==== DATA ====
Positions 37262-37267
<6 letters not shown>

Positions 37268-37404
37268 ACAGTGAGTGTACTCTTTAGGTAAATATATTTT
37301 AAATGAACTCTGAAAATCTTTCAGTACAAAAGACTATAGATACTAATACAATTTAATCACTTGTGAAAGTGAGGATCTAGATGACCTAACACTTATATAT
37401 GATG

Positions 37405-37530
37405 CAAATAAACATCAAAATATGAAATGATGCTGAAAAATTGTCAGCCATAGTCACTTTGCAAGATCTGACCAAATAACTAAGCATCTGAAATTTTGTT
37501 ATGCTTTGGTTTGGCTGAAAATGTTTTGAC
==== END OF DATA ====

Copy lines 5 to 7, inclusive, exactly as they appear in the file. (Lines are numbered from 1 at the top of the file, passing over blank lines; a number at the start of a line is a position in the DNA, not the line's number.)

37301 AAATGAACTCTGAAAATCTTTCAGTACAAAAGACTATAGATACTAATACAATTTAATCACTTGTGAAAGTGAGGATCTAGATGACCTAACACTTATATAT
37401 GATG

Positions 37405-37530